Imagine my sheer joy when I looked out a few minutes later to see water guns on the ground and four boys jubilantly slinging full buckets of water everywhere:  over each others’ heads, onto the trampoline, down each others’ backs, and all over each other while bouncing on the trampoline!  They doused and soaked each other over and over and over, having such fun that when it was time for cake and ice cream, we had to drag their dripping selves into the house.  They sang, blew, inhaled chocolate cake and root beer floats, then begged to go back out with the buckets for the last few minutes till Kyle’s mom arrived.

If I had realized what a grand time $4.50 worth of buckets could provide, I would surely have skipped wrapping the water guns, writing 16 rhyming clues, carefully calculating locations for them, and racing around to hide them while the kids were swimming.  I would have just splurged and invested a full $6.00 so each boy could have his very own two-gallon weapon!

BTW, if you, too, want to buy cheap plastic buckets at Wal-Mart, do you know which department to visit?  It’s definitely not hardware, and it’s not housewares.  Of course, it’s also not electronics, grocery, or office supplies.  Jessica, The One Who is Able to Find Anything, proved that you must look in (drum roll, please). . .  automotive.

Sometimes Sam’s logic totally escapes me.

We came, we tubed, we conquered

Scott had the wonderful idea to go tubing on Bull Creek today.  We drove the van to the low water bridge and floated S-L-O-W-L-Y (and with some rear end dragging) down to the 160 bridge, following a fun time of “Beefsteak,” can openers, and diving practice at Big Rock.  I did not apply the sunscreen that I seem to be allergic to, yet managed to avoid any sunburn.  It was a fun and peaceful float, and Scott and I really enjoyed watching the kids play together.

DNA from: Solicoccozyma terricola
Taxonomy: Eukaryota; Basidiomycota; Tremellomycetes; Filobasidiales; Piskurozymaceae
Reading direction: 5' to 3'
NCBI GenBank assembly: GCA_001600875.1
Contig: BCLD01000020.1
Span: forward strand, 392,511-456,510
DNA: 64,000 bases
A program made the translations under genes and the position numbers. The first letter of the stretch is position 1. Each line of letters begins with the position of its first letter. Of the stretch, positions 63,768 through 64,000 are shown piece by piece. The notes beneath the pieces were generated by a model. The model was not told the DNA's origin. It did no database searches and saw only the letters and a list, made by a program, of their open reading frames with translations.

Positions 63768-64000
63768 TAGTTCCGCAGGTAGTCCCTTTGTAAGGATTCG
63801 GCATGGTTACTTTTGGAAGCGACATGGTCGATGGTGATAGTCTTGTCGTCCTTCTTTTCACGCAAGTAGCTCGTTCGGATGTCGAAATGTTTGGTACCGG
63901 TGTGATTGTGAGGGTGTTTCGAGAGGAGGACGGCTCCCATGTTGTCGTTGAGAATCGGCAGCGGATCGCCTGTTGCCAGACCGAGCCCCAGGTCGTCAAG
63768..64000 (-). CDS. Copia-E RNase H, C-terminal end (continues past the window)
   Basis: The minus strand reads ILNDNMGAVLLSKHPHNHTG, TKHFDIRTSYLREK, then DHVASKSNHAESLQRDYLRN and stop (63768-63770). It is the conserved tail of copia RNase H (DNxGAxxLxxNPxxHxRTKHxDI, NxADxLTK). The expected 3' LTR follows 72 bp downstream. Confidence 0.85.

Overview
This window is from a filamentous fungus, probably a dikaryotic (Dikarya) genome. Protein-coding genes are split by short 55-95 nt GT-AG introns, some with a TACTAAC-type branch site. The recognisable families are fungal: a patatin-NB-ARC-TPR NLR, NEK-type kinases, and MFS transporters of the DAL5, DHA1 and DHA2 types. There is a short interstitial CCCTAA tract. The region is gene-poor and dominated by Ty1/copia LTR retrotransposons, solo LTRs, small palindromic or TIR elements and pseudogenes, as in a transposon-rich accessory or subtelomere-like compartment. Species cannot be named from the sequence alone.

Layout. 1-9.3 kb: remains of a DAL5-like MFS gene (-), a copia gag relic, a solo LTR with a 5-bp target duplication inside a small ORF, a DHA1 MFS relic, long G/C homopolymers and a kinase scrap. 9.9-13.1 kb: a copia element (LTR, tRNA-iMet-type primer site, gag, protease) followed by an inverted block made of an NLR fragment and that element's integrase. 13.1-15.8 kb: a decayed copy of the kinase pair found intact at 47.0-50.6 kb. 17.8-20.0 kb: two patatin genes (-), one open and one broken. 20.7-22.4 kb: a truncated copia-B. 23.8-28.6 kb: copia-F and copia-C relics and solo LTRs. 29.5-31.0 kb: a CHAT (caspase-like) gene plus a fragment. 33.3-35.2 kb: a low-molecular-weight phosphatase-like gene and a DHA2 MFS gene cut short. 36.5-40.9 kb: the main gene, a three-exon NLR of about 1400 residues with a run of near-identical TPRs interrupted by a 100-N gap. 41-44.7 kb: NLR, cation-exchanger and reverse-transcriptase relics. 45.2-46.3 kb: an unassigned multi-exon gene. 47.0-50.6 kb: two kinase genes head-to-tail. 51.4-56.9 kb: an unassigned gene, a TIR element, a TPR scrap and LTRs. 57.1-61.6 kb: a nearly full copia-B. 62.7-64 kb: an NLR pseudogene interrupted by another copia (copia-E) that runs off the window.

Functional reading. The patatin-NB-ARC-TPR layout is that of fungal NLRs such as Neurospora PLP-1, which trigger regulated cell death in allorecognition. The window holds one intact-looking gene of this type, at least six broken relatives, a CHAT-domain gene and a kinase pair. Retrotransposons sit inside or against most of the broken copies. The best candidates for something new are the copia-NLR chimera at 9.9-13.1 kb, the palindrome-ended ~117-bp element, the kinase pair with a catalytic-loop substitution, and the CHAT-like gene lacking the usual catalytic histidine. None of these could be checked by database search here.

Flashing sign

So, we were driving home from church on Wednesday night.  In the past month or so, there’s been a lot of nighttime road construction on Hwy. 65 in Christian County.  Those light-up, three-line-of-text signs are used to let you know what to expect when and where.  There are often lane closures around Ozark, so we are used to slowing down and driving carefully through and/or around whatever’s being done on Wednesday nights between 8:30 and 9:00 PM.

Well, we got down into the hills, and as we passed that huge log Branson ticket information place and headed down toward Busiek, one of those signs appeared, but this one was flashing violently.  It read, “DIAMOND GROVING AHEAD.”  Now, that was a curiosity to me.  What exactly IS diamond groving, anyway?  And does it mean that a diamond groves a certain head?  Just one head?  Any old head?  More to the point, was there any chance that the diamond might grove my head?!?!?